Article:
One morning I am getting ready to drive my teen to a nature camp where he is a counselor-in-training, and he says something cruel and low to me. I've long since stopped being shocked at the words that issue from the mouths of teenagers, so I return, calm but firm, That was unbelievably mean.
On the drive I am silent. I have no desire to make conversation with him. He, too, stays silent.
But in the afternoon, when I pick him up from camp, he waits only until the car doors shut before blurting out, Umm, what I said this morning was really bad, and I'm sorry. I've been thinking about it all day.
Until now, I don't think either one of my kids has ever offered an unprompted apology so many hours after the offense.
So there's hope, and I learned that in the car, of course.
This year the teen has been assigned to a group of first-grade children, the youngest group he's ever had. He keeps shaking his head, stymied by their behavior. But he also finds them hilarious. As do I, I affirm. That's one of the reasons I like working with young kids. He tells me about a girl who on the first day kept complaining that she was starving. Call me 'Starvation!,' she wailed, as she clambered over a log on the trail. So he did, and even now, on day three, he greets her with a high-five and a Hi, Starvation! In return she giggles.
I like that he's listening. He's also learning:
They really don't want to obey, do they, Mom?!, he laments. They run all over the place and don't switch for stations when they're asked to, and you have to kind of-- Here words fail him, and he makes a circle of his arms.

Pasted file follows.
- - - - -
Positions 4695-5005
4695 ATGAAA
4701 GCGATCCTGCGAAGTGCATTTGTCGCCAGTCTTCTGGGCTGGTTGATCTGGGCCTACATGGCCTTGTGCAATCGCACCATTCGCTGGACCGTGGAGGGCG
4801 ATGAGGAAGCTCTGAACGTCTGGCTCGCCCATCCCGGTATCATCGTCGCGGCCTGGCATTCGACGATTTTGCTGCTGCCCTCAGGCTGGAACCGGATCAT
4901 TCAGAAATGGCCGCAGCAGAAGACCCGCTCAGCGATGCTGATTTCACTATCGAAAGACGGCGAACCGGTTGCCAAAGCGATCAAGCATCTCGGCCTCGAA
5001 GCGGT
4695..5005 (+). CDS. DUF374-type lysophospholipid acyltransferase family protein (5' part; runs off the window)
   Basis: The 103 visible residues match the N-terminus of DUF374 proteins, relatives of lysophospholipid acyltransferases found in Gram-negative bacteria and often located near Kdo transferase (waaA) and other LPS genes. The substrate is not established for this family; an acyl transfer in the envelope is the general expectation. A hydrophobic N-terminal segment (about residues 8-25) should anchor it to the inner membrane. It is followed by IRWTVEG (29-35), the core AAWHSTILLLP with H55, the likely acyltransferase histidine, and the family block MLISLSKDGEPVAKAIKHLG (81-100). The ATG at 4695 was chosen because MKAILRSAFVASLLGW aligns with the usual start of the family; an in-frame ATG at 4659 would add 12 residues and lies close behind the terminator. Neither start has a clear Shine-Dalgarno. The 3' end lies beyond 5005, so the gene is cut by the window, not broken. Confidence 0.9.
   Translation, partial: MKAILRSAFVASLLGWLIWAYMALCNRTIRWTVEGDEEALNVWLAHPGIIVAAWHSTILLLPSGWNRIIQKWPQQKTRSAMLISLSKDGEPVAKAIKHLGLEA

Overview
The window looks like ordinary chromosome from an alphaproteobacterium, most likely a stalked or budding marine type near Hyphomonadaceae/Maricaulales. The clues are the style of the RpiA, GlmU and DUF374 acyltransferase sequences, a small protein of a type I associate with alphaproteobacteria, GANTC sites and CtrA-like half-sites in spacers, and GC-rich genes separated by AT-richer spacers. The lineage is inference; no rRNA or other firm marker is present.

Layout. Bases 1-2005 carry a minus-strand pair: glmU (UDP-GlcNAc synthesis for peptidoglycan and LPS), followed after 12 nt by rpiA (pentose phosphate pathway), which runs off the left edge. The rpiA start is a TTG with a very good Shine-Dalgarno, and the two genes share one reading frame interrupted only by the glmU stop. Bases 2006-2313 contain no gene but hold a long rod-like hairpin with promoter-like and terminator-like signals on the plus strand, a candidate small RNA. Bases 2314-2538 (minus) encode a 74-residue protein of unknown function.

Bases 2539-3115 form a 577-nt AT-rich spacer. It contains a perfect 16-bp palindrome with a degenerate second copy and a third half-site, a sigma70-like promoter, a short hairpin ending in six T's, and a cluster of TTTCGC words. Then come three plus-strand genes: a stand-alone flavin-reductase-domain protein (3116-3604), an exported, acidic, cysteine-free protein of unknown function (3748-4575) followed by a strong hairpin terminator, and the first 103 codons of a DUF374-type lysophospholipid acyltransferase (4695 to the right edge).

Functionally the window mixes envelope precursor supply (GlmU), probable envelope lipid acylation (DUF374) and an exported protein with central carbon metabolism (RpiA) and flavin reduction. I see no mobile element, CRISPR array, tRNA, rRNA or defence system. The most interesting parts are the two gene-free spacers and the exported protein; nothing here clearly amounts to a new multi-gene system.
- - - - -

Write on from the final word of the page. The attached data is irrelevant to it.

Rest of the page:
Corral them?, I supply, amused. Yes!, he grins.
One of his charges (let's call the child John) is unusually inattentive. Today I had a better day with John, my son reports. I sat him down during lunch and talked to him, and afterward he seemed to listen better. I think that's what you have to do, just sit them down and talk to them, not even about anything in particular.
And hug them, or at least let them hug you, I add. My boy is finicky about his personal space. Do you allow them to hug you?, I wonder. Yeah, except mostly they're tackling me, not hugging me, he answers, slow and careful, musing: They seem to need to do that.
Yes, they do, and I'm glad you let them, I praise. I know that can be hard for you. He nods his assent.
Too soon we reach home. Yet again I find myself appreciative of and sustained by car time, because the minute we open the door to the house my son has applied his sullen makeup. I might almost believe that I dreamed these conversations, so out of (his?) adolescent character are they.
It is why I write them down: to substantiate them. Because they mean so much more than the space and time they occupy. They may even mean everything.